Well, I finally made it to the 2013 Summer Exhibition at the Royal Academy, Burlington House. The building has be covered with a humungus glistening patchwork sheet made from bottle tops, printing plates, roofing sheets and copper wire, that ungulates and sparkles in the breeze. This epic tapestry (or wall sculpture) is the work of El Anatsui ‘Tsiatsia – searching for connection’ and won the main prize on offer for this year.
The tapestry theme continues inside the building with one of the rooms given over to Grayson Perry’s ‘The Vanity of Small Differences’. A humours series of tapestries that describe the rise and fall on an internet wiz kid come billionaire and makes satirical social statements along the way. The series is reminiscent of the Michael Angelo tapestries that where on show in the V&A not so long ago except in these hangings religion is replaced with modern day tounge’n’cheeck humour that is stuffed into every square inch.
Inside the gallery the walls are, as usual, adorned with a smorgasbord of form and colour whist sculptures checker the floor space.
If I commented here on every work that made an impression I could be writing this all week, so I will try to narrow it down to several favourites.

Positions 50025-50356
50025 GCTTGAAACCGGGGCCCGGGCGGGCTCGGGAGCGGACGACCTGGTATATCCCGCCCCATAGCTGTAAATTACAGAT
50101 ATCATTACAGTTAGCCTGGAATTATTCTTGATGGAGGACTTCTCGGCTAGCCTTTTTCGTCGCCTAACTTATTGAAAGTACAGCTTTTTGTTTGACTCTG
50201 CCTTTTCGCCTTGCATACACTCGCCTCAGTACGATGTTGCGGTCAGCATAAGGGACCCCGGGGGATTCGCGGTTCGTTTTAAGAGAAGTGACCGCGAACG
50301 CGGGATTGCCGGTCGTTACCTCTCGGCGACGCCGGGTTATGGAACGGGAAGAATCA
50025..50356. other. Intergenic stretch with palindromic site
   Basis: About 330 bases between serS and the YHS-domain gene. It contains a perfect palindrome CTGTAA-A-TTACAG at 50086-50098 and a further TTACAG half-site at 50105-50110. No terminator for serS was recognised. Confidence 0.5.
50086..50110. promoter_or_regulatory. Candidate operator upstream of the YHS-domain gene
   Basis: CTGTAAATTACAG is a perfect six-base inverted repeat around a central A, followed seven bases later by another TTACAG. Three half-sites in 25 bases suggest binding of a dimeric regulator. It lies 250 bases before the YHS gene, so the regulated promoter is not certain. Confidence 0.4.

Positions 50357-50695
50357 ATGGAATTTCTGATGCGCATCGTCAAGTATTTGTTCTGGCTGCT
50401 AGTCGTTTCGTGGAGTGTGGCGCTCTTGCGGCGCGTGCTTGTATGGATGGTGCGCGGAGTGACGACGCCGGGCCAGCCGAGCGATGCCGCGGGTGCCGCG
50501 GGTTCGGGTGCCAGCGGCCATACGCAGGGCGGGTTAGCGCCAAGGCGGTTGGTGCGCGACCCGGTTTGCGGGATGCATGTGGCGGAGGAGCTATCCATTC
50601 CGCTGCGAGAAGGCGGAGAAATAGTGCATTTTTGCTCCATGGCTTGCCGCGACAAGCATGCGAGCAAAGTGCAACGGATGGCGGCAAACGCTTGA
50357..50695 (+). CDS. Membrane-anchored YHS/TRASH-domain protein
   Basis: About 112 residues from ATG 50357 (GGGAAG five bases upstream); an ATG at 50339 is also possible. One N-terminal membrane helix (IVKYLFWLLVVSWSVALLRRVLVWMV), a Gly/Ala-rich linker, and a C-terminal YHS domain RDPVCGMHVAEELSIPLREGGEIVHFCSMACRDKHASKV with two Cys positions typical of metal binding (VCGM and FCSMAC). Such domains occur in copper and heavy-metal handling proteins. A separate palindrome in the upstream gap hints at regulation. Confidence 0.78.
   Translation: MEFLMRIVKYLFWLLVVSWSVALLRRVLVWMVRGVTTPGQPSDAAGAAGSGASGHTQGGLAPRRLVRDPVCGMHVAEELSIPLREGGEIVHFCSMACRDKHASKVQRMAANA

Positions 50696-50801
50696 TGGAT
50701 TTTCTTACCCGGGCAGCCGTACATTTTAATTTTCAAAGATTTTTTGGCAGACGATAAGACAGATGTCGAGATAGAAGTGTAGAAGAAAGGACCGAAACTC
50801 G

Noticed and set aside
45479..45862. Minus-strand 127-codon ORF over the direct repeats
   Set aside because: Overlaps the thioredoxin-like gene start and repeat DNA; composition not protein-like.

A sculpture that took me by surprise was James Butler MBE RA silver plated bronze entitled NIKE. At 72 cm high I could have missed it and nearly diid dismiss the object that is like a melted hood ornament in the female form with wings. What I find mesmerising about it is how the smooth differing planes capture reflection. As I and the other visitors moved around the room the images in the sculpture shift and curl into different possessions as if in fun house mirrors. It was like looking at ever changing painting (if like me you view most things as a potential painting, which I’m sure all would be artists do.)
Another sculpture of interest in the architecture room is a slightly larger than life size armless torso which is carved for a beautiful lump of Egyptian Alabaster. Stephen Cox RA sculpture entitled ‘Figure Turning: After youth of Motya’ takes its fundamental shape from the ancient Greek armless sculpture of a strong athletic male youth known as the Motya Charioteer.